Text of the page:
We went to customs to get our bikes stamped for leaving Canada and the official on duty asked where our entry stamp was. We explained that his colleague hadn’t stamped our carnets, stating that it would be no problem for the bikes to leave the country. He said that was wrong, that he couldn’t do anything for us without us having a stamp. This went on for a while with the official looking pretty imperious as he said “This stamp is like my personal badge, my commitment, my honour… I can’t stamp this knowing you haven’t been stamped in.” Then he said that it was the American’s fault for not stamping us in. When we pointed out that the USA wasn’t listed on the carnet as requiring stamps he shrugged and suggested it was the Argentinian’s fault for laxly not stamping on entry. Two hours of our life wasted talking to a jobsworth! We only had a couple of hours left to get the bikes on that day’s sailing and time was running out fast.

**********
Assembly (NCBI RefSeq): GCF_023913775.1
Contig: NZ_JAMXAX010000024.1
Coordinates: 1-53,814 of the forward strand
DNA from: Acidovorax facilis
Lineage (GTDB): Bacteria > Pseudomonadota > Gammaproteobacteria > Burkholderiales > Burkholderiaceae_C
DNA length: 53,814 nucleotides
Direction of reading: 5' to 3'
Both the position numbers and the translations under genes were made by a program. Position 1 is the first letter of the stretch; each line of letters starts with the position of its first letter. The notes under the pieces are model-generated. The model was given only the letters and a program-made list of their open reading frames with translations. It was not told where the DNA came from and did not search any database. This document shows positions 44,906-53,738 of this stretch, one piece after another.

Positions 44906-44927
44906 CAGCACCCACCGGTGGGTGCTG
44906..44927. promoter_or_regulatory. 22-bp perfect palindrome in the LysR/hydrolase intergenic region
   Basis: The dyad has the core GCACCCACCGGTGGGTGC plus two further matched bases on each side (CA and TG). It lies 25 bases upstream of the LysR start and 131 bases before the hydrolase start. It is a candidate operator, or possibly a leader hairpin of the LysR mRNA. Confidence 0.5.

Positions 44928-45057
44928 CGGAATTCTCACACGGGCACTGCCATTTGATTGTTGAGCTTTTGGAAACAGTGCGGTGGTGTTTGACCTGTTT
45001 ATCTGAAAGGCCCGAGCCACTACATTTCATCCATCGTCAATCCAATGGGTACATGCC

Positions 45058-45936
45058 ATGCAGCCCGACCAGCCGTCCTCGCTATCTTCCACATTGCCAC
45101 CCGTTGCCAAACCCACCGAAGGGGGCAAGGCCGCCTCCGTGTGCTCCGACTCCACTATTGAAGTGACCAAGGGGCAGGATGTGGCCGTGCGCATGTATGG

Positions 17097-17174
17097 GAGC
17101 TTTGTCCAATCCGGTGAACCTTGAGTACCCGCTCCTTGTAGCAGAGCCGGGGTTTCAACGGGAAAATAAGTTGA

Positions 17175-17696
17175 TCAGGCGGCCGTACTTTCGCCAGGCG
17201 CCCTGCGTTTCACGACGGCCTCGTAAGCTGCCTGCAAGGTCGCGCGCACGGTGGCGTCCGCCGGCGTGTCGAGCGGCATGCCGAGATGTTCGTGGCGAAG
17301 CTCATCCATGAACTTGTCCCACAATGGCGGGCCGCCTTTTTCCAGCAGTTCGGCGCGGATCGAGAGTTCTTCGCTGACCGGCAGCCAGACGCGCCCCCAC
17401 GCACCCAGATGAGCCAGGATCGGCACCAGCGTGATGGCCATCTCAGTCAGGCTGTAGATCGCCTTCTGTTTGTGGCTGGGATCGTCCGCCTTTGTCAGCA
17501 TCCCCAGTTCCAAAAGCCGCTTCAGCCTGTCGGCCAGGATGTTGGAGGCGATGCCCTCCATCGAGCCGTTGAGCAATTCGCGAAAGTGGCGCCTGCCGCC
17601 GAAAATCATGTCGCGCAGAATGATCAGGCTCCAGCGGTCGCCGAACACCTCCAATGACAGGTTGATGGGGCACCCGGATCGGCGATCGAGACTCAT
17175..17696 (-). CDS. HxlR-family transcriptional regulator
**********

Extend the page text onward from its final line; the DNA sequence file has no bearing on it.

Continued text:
Meanwhile, our friend and host extremely graciously drove us all the way back to the border to get the stamp we ought to have been given in the first place. We arrived at the border and were immediately stopped by the guard checking directing cars. We explained that we needed to talk to the original officer who stamped our passports in as they hadn’t stamped our bikes. That’s all we needed- a stamp in our carnets. He immediately positioned his hands on his belt, straightened up and sneered “Well, I’m not letting you through.” We asked why, “This  border crossing is not for commercial vehicles.” We explained that the bikes were owned by us for personal use. “That’s impossible, carnets are only for commercial vehicles, move along and go to the other border.” This was getting pretty trying, we were summoning all our patience to try to remain positive and charming noting that we had only an hour left to catch the sailing. We had just prepared to try one last plea when a car drove by which needed his attention, snatching our chance we slipped past him and ran into the customs house.